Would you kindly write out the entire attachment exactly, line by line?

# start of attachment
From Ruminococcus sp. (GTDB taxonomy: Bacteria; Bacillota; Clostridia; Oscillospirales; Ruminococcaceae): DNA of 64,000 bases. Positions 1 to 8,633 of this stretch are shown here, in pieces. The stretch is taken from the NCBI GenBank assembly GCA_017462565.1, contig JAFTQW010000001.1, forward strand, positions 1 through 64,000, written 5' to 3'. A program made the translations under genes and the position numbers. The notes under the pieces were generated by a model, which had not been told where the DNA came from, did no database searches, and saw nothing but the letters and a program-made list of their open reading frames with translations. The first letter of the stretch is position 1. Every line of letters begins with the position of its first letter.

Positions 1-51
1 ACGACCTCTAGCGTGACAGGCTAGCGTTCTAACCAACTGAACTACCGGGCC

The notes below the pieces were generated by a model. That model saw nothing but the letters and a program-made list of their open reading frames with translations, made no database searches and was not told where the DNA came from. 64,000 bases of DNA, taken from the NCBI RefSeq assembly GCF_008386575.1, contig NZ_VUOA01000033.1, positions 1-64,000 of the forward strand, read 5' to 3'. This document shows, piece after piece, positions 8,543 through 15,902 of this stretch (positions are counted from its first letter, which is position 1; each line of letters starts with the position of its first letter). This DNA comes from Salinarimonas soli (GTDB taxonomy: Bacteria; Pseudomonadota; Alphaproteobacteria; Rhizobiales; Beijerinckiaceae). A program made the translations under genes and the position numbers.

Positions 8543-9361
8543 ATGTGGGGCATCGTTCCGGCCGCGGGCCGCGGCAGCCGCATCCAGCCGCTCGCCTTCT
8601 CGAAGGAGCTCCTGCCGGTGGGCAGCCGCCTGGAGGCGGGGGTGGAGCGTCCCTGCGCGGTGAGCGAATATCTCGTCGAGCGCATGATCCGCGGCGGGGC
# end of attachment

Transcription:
From Ruminococcus sp. (GTDB taxonomy: Bacteria; Bacillota; Clostridia; Oscillospirales; Ruminococcaceae): DNA of 64,000 bases. Positions 1 to 8,633 of this stretch are shown here, in pieces. The stretch is taken from the NCBI GenBank assembly GCA_017462565.1, contig JAFTQW010000001.1, forward strand, positions 1 through 64,000, written 5' to 3'. A program made the translations under genes and the position numbers. The notes under the pieces were generated by a model, which had not been told where the DNA came from, did no database searches, and saw nothing but the letters and a program-made list of their open reading frames with translations. The first letter of the stretch is position 1. Every line of letters begins with the position of its first letter.

Positions 1-51
1 ACGACCTCTAGCGTGACAGGCTAGCGTTCTAACCAACTGAACTACCGGGCC

The notes below the pieces were generated by a model. That model saw nothing but the letters and a program-made list of their open reading frames with translations, made no database searches and was not told where the DNA came from. 64,000 bases of DNA, taken from the NCBI RefSeq assembly GCF_008386575.1, contig NZ_VUOA01000033.1, positions 1-64,000 of the forward strand, read 5' to 3'. This document shows, piece after piece, positions 8,543 through 15,902 of this stretch (positions are counted from its first letter, which is position 1; each line of letters starts with the position of its first letter). This DNA comes from Salinarimonas soli (GTDB taxonomy: Bacteria; Pseudomonadota; Alphaproteobacteria; Rhizobiales; Beijerinckiaceae). A program made the translations under genes and the position numbers.

Positions 8543-9361
8543 ATGTGGGGCATCGTTCCGGCCGCGGGCCGCGGCAGCCGCATCCAGCCGCTCGCCTTCT
8601 CGAAGGAGCTCCTGCCGGTGGGCAGCCGCCTGGAGGCGGGGGTGGAGCGTCCCTGCGCGGTGAGCGAATATCTCGTCGAGCGCATGATCCGCGGCGGGGC